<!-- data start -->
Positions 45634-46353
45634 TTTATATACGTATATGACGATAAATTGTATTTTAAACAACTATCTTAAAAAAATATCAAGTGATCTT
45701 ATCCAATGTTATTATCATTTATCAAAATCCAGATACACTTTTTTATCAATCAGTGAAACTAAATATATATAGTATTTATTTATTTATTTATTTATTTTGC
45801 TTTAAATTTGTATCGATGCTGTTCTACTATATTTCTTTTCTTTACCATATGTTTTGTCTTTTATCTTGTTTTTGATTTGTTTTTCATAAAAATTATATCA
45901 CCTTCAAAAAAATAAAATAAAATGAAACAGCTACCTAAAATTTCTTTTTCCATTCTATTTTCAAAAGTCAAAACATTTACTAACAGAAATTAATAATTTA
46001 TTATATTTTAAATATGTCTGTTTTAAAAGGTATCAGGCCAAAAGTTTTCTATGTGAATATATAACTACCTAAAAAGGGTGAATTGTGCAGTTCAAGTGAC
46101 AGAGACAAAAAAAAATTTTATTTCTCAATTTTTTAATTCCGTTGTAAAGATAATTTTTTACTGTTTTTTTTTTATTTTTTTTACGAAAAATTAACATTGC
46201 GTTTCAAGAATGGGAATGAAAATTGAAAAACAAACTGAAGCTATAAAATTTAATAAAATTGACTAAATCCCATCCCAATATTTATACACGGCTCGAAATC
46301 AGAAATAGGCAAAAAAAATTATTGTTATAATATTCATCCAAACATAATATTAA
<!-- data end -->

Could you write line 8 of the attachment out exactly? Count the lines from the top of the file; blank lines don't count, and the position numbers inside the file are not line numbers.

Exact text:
46201 GTTTCAAGAATGGGAATGAAAATTGAAAAACAAACTGAAGCTATAAAATTTAATAAAATTGACTAAATCCCATCCCAATATTTATACACGGCTCGAAATC